Hospital in 2013 and seeing it imaged “layer by layer by layer so you could see the face, you could see the bones . . . of the face, you could see inside the head . . . you could still see the brain tissue.” CT scanning has also helped Leveque design custom housings to support the deteriorated bones of North America’s oldest mummy, a roughly 4,000-year-old specimen from Egypt at the Michael C. Carlos Museum in Atlanta. Despite the long history of mummy scanning, Brown says that many questions remain about ancient mortuary practice that can’t be answered with individual scans. He points to archives being developed at the Penn Museum and the IMPACT mummy database, which compile scans of mummies and offer access to researchers who wish to study them, as steps toward improving our understanding of both the mummification process and its artifacts. g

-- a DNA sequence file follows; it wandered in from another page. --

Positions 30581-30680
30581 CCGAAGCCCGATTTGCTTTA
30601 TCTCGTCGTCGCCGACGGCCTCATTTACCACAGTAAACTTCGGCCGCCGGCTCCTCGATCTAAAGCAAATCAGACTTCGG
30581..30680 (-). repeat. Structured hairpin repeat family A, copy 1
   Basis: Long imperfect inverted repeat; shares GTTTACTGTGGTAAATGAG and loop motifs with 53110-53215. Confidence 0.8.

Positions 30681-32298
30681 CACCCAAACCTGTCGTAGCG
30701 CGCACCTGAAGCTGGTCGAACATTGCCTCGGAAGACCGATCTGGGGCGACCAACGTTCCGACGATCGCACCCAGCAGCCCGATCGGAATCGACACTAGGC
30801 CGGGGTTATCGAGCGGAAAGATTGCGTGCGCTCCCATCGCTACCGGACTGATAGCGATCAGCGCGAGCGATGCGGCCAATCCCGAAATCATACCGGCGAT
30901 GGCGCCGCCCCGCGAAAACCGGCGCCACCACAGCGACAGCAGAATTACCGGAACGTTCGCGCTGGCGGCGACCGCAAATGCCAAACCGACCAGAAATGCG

hey don’t move, they don’t complain, and they’re impervious to X-ray damage. In other words, mummies are “a perfect subject for medical radiography,” according to conservator JP Brown of the Field Museum of Natural History in Chicago. Scientists figured this out early on: just months after Wilhelm Roentgen’s discovery of X-rays in the fall of 1895, a physicist, Walter Koenig, captured the first radiographic images of mummified remains at the Physical Society of Frankfurt-am-Main. Up until that point, studying mummies had mostly meant unwrapping them, a process that Brown notes is “necessarily destructive.” A few decades later, the Field Museum became a pioneer of mummy imaging. Edward Jerman of the Victor X-Ray Corpo-ration of Chicago volunteered his services and radiographed 32 ancient Egyptian and Peruvian mummies in the museum’s collec-tion with what curator Berthold Lauer called “such gratifying and convincing results” that museum president Stanley Field opened a Division of Roentgenology in 1926. In 1931, the museum published a radiographic study by paleopathologist Roy Moodie that captured many of its mummies in vivid skeletal detail, including child mummies from Egypt and Peru, and a skull with an outgrowth that Moodie diagnosed as a cranial tumor. The study also turned up “imitation mummies” made of assorted feathers, bones, and scraps of skin—believed to have been either created to help guide disintegrated bodies on their journey to the afterlife, or assembled by embalmers as a sly attempt to earn extra money. Although X-rays allow a noninvasive glimpse into unopened mummies, they create distortion by magnifying objects closer to the X-ray source, and they obscure the appearance of soft tissues and textiles. When CT scanning, which produces high-resolution, cross-sectional images of the body, emerged in the 1970s, mummy preserva-